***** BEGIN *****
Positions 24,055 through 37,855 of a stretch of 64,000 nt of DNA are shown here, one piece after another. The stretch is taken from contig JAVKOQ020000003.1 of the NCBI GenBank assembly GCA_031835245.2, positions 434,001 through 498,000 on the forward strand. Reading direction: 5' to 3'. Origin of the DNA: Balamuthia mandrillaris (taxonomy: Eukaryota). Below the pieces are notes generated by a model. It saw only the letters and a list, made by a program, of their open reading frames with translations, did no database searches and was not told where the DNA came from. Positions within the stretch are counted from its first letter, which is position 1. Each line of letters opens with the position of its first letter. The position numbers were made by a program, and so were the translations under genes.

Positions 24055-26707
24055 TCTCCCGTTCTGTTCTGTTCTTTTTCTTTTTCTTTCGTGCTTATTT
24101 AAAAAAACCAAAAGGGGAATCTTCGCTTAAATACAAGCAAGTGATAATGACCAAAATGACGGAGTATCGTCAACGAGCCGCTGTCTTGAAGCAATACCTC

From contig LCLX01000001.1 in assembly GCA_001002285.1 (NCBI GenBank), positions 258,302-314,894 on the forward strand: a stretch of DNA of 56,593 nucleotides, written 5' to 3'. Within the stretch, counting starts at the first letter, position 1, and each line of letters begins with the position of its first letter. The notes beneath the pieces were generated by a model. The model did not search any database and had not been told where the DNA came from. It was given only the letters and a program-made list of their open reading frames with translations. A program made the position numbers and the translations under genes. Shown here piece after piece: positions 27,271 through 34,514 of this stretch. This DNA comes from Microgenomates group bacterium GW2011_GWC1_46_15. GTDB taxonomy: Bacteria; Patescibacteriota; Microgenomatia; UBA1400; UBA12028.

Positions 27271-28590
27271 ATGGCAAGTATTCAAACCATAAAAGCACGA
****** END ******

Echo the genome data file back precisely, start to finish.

Positions 24,055 through 37,855 of a stretch of 64,000 nt of DNA are shown here, one piece after another. The stretch is taken from contig JAVKOQ020000003.1 of the NCBI GenBank assembly GCA_031835245.2, positions 434,001 through 498,000 on the forward strand. Reading direction: 5' to 3'. Origin of the DNA: Balamuthia mandrillaris (taxonomy: Eukaryota). Below the pieces are notes generated by a model. It saw only the letters and a list, made by a program, of their open reading frames with translations, did no database searches and was not told where the DNA came from. Positions within the stretch are counted from its first letter, which is position 1. Each line of letters opens with the position of its first letter. The position numbers were made by a program, and so were the translations under genes.

Positions 24055-26707
24055 TCTCCCGTTCTGTTCTGTTCTTTTTCTTTTTCTTTCGTGCTTATTT
24101 AAAAAAACCAAAAGGGGAATCTTCGCTTAAATACAAGCAAGTGATAATGACCAAAATGACGGAGTATCGTCAACGAGCCGCTGTCTTGAAGCAATACCTC

From contig LCLX01000001.1 in assembly GCA_001002285.1 (NCBI GenBank), positions 258,302-314,894 on the forward strand: a stretch of DNA of 56,593 nucleotides, written 5' to 3'. Within the stretch, counting starts at the first letter, position 1, and each line of letters begins with the position of its first letter. The notes beneath the pieces were generated by a model. The model did not search any database and had not been told where the DNA came from. It was given only the letters and a program-made list of their open reading frames with translations. A program made the position numbers and the translations under genes. Shown here piece after piece: positions 27,271 through 34,514 of this stretch. This DNA comes from Microgenomates group bacterium GW2011_GWC1_46_15. GTDB taxonomy: Bacteria; Patescibacteriota; Microgenomatia; UBA1400; UBA12028.

Positions 27271-28590
27271 ATGGCAAGTATTCAAACCATAAAAGCACGA